How Does Tennessee Rank with Native Golfers?

Jul 27, 2023 at 08:34 pm by WGNS Radio News

RUTHERFORD COUNTY, TN - The game of Golf... It can be a relaxing hobby, a tool for nonprofits to raise funds, a fiercely competitive sport, or the perfect backdrop to land a business deal. That said, how does Tennessee stand up or stand out when it comes to advanced-level golfers?

The Volunteer State ranks at number 20 on the list of where top golfers come from. To earn that ranking, Tennessee has produced 9 golfers who have been a part of past PGA tours and 6 golfers who have had PGA tour wins in the past 10-years. Keep in mind, these are numbers that represent golfers who were actually born in Tennessee.


If you look to the North of Smyrna and LaVergne and set your putter on the Music City, you’ll find a minimum of 34 golf courses within 15-miles of Nashville. About 20 of those courses are open to the public, as opposed to pricey members-only clubs. And of the 34-courses within 15-miles of Nashville, 24 are 18-hole layouts, while 9 are 9-hole courses.

MORE ON GOLFERS and WHERE THEY ARE FROM - While the recent British Open wrapped up golf’s slate of traditional major tournaments for 2023, the season is still in full swing. The PGA Tour’s FedEx Cup playoffs will be held at events throughout August, while the biennial Ryder Cup will pit America and Europe’s best pros against one another this September, and the LIV Golf Tour will end its season in late October. Fans of the game still have plenty of high-level events to look forward to before the quieter fall and winter portions of the calendar.

The past few years have been transformational for golf’s reach and popularity. A desire for socially-distanced recreational activities during the COVID-19 pandemic brought millions more golfers onto courses around the world. The upstart LIV Golf tour, backed by Saudi Arabia’s Public Investment Fund, introduced new formats to increase fan engagement and lured stars like Phil Mickelson, Brooks Koepka, and Dustin Johnson to the league. In response to LIV’s emergence, the PGA Tour made changes to its tournament schedule that have produced a boost in broadcast ratings so far in 2023. And with the recent surprise merger between the PGA, LIV, and the European Tour, all of the sport’s top players and tournaments will now be housed under the same organization with a truly global reach.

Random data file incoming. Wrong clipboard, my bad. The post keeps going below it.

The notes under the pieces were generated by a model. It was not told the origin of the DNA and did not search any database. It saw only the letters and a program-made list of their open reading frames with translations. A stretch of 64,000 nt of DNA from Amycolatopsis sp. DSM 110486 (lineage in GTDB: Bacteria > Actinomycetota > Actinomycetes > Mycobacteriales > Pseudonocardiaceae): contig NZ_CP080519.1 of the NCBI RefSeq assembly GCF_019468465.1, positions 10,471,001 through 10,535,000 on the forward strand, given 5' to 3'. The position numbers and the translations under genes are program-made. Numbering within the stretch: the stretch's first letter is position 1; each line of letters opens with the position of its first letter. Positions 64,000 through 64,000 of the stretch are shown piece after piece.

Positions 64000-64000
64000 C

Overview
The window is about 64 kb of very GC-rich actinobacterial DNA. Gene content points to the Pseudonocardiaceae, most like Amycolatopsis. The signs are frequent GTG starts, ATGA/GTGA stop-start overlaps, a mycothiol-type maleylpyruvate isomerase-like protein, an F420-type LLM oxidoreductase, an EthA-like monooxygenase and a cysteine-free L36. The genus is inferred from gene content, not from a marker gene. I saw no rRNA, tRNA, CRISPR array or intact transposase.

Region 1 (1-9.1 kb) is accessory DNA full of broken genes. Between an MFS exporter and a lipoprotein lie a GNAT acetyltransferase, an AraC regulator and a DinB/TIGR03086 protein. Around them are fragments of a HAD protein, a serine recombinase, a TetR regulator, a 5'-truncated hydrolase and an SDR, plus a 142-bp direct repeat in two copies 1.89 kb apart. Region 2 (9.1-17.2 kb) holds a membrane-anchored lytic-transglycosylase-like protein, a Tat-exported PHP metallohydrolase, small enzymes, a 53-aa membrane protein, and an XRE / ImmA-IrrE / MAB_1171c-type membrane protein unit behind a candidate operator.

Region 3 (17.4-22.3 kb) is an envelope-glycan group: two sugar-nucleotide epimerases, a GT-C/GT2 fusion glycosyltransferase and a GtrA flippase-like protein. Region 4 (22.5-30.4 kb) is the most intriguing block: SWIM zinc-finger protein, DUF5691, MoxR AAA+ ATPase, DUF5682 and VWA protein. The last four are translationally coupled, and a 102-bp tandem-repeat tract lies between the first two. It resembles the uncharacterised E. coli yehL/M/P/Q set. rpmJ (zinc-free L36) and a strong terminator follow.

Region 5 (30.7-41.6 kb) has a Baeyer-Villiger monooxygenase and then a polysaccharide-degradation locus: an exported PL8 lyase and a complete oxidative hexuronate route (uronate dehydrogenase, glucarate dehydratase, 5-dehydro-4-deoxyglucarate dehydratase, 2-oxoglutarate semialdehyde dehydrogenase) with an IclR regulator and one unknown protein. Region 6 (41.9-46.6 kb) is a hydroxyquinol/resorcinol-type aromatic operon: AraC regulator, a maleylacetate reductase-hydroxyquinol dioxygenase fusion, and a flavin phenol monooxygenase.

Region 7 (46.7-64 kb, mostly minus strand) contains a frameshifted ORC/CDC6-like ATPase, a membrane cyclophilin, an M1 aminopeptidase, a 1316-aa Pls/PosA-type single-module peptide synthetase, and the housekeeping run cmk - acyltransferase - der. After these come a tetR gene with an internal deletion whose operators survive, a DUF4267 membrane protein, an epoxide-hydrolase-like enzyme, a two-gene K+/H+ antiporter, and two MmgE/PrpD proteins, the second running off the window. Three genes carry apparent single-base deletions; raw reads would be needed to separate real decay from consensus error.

Even before these recent developments, the global nature of the game has been evident in the geographic diversity of golf’s top players. Of more than 1,100 golfers to make the cut at a PGA Tour event in the last decade, more than half now come from outside the United States. England—one of the first places where golf took hold after the sport originated in neighboring Scotland—has produced the most competitors after the U.S. at 6.29% of the total. But the sport’s reach also extends to Australia, Asia, Africa, and beyond. A total of 50 countries have had at least one native golfer make a cut on a PGA Tour event in the last 10 years.

But with nearly 50% of PGA Tour golfers hailing from the U.S., America is the largest single producer of the world’s elite golf talent. And within the U.S., top golfers frequently come from a limited number of locations. For instance, the Los Angeles metro alone has produced more PGA golfers than all but six countries, and four other California metros—Sacramento, San Diego, Riverside, and San Francisco—rank in the top 15. Many of the other top golf producers are major population centers like New York and Chicago and/or warmer-weather places where golf is easier to play year-round, like Dallas and Miami.

Given how many of its big cities churn out a high number of pros, California unsurprisingly leads all states in the number of PGA golfers over the last decade with 85. But outside of California, states in the South tend to lead the way. Texas ranks second at 58 golfers, with Florida just behind at 54. And relative to their populations, states like Alabama (20), South Carolina (18), and Kentucky (17) have produced particularly high numbers of PGA pros.

To identify the U.S. states where the best golfers are from, researchers at Golf Workout Program ranked states according to the total number of golfers to make at least one cut at a PGA Tour event in the last decade. This includes those who made the cut, but didn’t finish (MDF). Players who never made the cut or who received designations of only did not start (DNS), disqualified (DQ), or withdrawn (WD) during the study period were not included. Due to limited birthplace data availability, some golfers with incomplete data may have been excluded. In the event of a tie, the state with the most PGA Tour wins during the study period was ranked higher. Further ties were broken according to the total number of golfers ranked in the top 50 all time on the PGA Tour career wins list.

BACK TO TN - The analysis found that nine Tennessee-born golfers have made at least one cut at a PGA Tour event in the last decade. Among all 50 states and Washington, DC, Tennessee produces the 20th most pro golfers. Here is a summary of the data for Tennessee:

  • Total PGA Tour golfers (past 10 years): 9
  • Total PGA Tour wins (past 10 years): 6
  • Golfer with most PGA Tour wins (past 10 years): Brandt Snedeker (5)
  • Total golfers in top 50 career PGA Tour wins: 1
  • Golfers in top 50 career PGA Tour wins: Cary Middlecoff (39)

For complete results, including data on all 50 states and Washington, DC, see Where Are the Best Golfers From? on Golf Workout Program.

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